Balance Vest

I've seen this before, bookmarked it, then forgotten about it. I'm seriously looking into it now.

Sometimes I wear 1Kg ankle weights, I can walk/balance much better with them on.

This balance vest makes a lot of sense to me, I can walk much better wearing a heavy backpack, or even carrying a heavy weight in my (right) hand.

I have some money to experiment with, I may try some of these

It makes sense to me that simply lowering my centre of gravity will improve my balance considerably.

I'll trawl round a few websites and see if I can find a few wearers of the genuine article, get some pics/first-hand reports, etc.

Still haven't bought my AFO yet.

3 Replies

  • I have noticed in the past that if I carry shopping bags equally I am much better with my balance. Weights on my legs will be a problem as I don't lift my legs high enough now and will end up tripping. A balance vest seems a good idea.

  • Yes, Cherie.

    I'm going to buy a pair of these

    Purely to lower my centre of gravity.

    I'm thinking of wrist weights as well.

    Here we go, just found this...


    The use of external body weights, although controversial, is occasionally employed to improve balance or mobility in patients with ataxia or tremor. This case report describes the effect of torso-weighting to counteract directional balance loss in a woman with relapsing/remitting multiple sclerosis.


    Clinical examination of a 40-year-old woman after multiple sclerosis exacerbation revealed loss of balance in the posterior direction during quiet standing as well as loss of dynamic balance in the posterior and lateral directions. The patient's standing posture was with her trunk posterior to her pelvis. She exhibited decreased strength in both extremities and trunk, diminished sensation in the right lower extremity and palms, and an unstable ataxic gait. Difficulty with walking and severe fatigue and dizziness were also reported. Standing balance and alignment were examined during (1) quiet standing with eyes open and eyes closed, (2) transitional movements, and (3) multidirectional trunk perturbations. The patient demonstrated a loss of balance and alignment in the posterior direction in all tests.


    Based on balance examination results, the patient was fitted with a 0.5-lb vest containing 1.5-lb of additional weight placed anteriorly on the torso at the level of the umbilicus. Progressive balance, gait, and functional activities were repeated both with and without weighting the torso over six weeks.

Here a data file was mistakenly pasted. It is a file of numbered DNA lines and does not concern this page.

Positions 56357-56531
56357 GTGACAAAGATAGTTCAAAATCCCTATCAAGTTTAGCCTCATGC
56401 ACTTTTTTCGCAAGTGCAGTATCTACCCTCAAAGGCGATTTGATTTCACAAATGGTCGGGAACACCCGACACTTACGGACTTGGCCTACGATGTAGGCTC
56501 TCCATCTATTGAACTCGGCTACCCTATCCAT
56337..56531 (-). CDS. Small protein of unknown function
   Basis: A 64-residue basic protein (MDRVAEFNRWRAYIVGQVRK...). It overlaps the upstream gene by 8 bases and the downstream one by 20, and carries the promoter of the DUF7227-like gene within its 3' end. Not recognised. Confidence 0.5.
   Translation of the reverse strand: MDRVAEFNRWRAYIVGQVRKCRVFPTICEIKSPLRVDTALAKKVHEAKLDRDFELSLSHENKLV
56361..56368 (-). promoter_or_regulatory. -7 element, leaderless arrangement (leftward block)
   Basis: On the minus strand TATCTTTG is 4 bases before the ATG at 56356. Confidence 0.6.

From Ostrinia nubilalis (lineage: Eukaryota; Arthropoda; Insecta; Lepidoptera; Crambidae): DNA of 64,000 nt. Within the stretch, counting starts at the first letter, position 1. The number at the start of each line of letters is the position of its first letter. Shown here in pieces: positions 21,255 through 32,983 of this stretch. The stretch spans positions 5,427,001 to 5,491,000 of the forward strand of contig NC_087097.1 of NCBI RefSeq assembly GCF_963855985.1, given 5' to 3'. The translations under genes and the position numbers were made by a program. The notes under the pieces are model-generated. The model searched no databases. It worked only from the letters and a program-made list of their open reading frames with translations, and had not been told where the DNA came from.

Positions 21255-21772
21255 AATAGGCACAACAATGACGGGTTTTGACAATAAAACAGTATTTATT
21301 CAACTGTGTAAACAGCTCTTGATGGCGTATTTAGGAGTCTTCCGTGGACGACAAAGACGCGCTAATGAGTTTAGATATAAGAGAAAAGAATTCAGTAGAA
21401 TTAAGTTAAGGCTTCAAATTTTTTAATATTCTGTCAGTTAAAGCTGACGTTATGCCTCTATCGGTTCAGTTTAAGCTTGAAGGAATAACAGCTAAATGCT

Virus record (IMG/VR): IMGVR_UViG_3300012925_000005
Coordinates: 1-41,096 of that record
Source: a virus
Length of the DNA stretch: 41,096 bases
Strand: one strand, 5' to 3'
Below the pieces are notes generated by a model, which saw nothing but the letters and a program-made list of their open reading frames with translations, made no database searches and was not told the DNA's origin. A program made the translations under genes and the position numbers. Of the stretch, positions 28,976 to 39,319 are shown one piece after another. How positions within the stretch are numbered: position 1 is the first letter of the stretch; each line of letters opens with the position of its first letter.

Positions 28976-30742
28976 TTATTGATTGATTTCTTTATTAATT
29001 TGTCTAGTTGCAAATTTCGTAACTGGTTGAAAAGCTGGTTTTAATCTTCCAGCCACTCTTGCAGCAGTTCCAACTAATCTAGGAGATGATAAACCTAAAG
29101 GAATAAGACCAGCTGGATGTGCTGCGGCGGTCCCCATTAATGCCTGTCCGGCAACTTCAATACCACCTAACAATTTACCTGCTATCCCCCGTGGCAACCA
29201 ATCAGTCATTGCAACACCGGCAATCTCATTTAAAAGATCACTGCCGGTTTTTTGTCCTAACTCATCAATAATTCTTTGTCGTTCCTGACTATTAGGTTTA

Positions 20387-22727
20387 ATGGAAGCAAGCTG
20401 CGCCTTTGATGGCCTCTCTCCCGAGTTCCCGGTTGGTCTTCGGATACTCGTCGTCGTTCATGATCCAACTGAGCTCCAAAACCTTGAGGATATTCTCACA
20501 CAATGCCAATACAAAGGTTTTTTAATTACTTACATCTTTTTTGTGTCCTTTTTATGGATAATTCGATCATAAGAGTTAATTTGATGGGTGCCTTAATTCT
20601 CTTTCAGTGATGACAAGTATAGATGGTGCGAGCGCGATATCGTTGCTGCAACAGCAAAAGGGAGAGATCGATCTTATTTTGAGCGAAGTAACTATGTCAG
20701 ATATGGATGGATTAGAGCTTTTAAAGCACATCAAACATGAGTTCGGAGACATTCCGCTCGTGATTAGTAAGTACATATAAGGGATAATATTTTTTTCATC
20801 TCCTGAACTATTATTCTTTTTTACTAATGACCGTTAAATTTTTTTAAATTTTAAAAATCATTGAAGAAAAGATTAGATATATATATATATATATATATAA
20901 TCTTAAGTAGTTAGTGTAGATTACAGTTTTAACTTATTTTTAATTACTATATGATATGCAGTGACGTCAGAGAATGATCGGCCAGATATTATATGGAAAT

Immediately on weighting, the patient demonstrated less sway in quiet standing, increased stability when perturbed, improved body alignment, and less ataxia during gait. The patient was able to accomplish more challenging activities with better balance while weighted. Functional improvement in walking and improved control during balance activities were demonstrated in later treatment sessions without weighting.


    Placing small amounts of weight asymmetrically on the torso, based on directional loss of balance and alignment, seemed to assist this patient in maintaining balance during static and dynamic activities. Additional research may help determine whether this intervention is applicable to others with directional losses of balance, ataxia, or multiple sclerosis to improve balance control.

    Not rocket science. My right leg is weaker, I tend to stumble in that direction, I'll try a weight on the other side.

    I'll have my wife make me up a vest, I'll try all different positions for the weights

  • One thing that I have noticed is that when I am lying down doing bench press I have some ability to raise my legs (with knees bent). Without the weight pressure, I have almost no ability to raise my legs. Something similar happens when I do pull ups. I have always found this weird, but the phenomenon is probably related to the concept behind the balance feet.

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